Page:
Dairy producers could potentially be losing performance and returns if they are not treating for internal parasites in replacement heifers. But Dr. Tom Van Dyke, manager of Large Animal Veterinary Services for Merial, says producers can easily stop parasites from sucking profitability from their bottom line.

Increased age at first calving lowers lifetime milk production. 1
 
“Dairy producers want to get the improved genetics and production of replacement heifers in the milking herd as quickly and efficiently as possible,” Van Dyke says.

In addition, any delay in breeding and calving can also dramatically increase rearing costs – as much as $50 per heifer for each month beyond 24 months.1,2
 
“Taking a proactive approach to parasite control can help reproductive performance and help cattle reach their full potential,” Van Dyke says.

That’s because heifers are best bred by weight rather than age.2 And parasites can have a significant effect on an animal’s ability to gain weight, delaying time to first breeding.3,4 Young animals, such as calves and replacement heifers, are the most susceptible to these negative effects.3,4
 
“Unfortunately, producers don’t always include parasite control into their grazing management plan, and when they do, it typically only addresses part of the problem,” says Van Dyke.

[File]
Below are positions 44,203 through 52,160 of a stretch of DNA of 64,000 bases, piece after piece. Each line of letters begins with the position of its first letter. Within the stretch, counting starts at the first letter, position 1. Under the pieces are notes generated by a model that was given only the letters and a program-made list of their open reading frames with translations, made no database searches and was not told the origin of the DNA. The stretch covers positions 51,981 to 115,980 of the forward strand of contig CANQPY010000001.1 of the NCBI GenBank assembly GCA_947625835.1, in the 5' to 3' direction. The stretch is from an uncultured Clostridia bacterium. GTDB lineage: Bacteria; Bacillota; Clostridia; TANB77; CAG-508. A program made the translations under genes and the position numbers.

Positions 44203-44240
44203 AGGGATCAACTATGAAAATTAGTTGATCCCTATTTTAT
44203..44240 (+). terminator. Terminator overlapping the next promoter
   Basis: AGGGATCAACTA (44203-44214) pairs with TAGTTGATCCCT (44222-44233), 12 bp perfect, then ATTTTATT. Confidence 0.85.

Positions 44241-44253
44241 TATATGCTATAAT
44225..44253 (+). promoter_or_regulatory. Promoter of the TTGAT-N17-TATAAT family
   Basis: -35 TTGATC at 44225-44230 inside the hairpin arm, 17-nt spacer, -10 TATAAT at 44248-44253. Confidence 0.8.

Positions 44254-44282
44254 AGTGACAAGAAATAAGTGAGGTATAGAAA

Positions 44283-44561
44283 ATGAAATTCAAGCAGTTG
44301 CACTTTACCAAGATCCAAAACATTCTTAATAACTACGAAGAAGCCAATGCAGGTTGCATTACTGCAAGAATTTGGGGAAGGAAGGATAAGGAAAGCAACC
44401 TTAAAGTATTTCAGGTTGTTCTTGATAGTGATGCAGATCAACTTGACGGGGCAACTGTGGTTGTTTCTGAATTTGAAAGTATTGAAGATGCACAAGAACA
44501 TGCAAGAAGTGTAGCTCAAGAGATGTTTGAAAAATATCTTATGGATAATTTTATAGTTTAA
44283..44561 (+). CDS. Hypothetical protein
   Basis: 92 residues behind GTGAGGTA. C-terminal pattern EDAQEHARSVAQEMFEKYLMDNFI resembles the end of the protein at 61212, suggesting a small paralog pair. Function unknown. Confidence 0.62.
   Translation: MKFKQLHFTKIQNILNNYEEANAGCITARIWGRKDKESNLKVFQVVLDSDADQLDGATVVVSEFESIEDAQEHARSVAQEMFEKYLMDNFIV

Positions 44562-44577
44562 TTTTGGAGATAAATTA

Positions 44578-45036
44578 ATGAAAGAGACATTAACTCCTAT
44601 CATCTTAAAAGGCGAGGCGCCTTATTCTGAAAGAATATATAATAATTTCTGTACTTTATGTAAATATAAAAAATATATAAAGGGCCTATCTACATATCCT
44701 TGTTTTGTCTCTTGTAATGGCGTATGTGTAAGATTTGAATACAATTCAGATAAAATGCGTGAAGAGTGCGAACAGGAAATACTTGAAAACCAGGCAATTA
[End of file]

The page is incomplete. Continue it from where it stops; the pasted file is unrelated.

He notes that the goal of most deworming programs is to eliminate the worms in animals. Unfortunately, only ten percent of worms are actually in the animals.5 The rest are on the pasture, waiting to re-infect cattle. It takes about 100 days of continuous parasite control to reduce the parasite burden on pasture.6,7
 
“If parasite burdens are controlled in the pasture, they’ll be controlled in the herd,” says Van Dyke.
 
Conventional dewormers only last 14 to 42 days. That’s not long enough to protect cattle the whole season, or have an effect on the parasites on the pasture. Only LONGRANGE® (eprinomectin) delivers up to 150 days of parasite control in a single treatment.8.9
 
In a trial of 603 heifer calves over 155 days, those treated with a single dose of LONGRANGE gained an average of 24.9 pounds more than calves treated with DECTOMAX® (doramectin).10 LONGRANGE is not for use in female dairy cattle 20 months of age or older.

“Parasite infections can cause a reduction in weight gain, delaying a heifer’s introduction into the milk stream,”4 says Van Dyke. “Since the age at first calving is crucial to a successful replacement program, producers developing heifers on grass must take a comprehensive approach to address parasites in animals – and the pasture – to help ensure animals will produce to their full potential.”
 
IMPORTANT SAFETY INFORMATION FOR LONGRANGE: Do not treat within 48 days of slaughter. Not for use in female dairy cattle 20 months of age or older, including dry dairy cows, or in veal calves. Post-injection site damage (e.g., granulomas, necrosis) can occur. These reactions have disappeared without treatment.

Producers can learn more about LONGRANGE by contacting their local Merial sales representative or visiting www.theLONGRANGElook.com.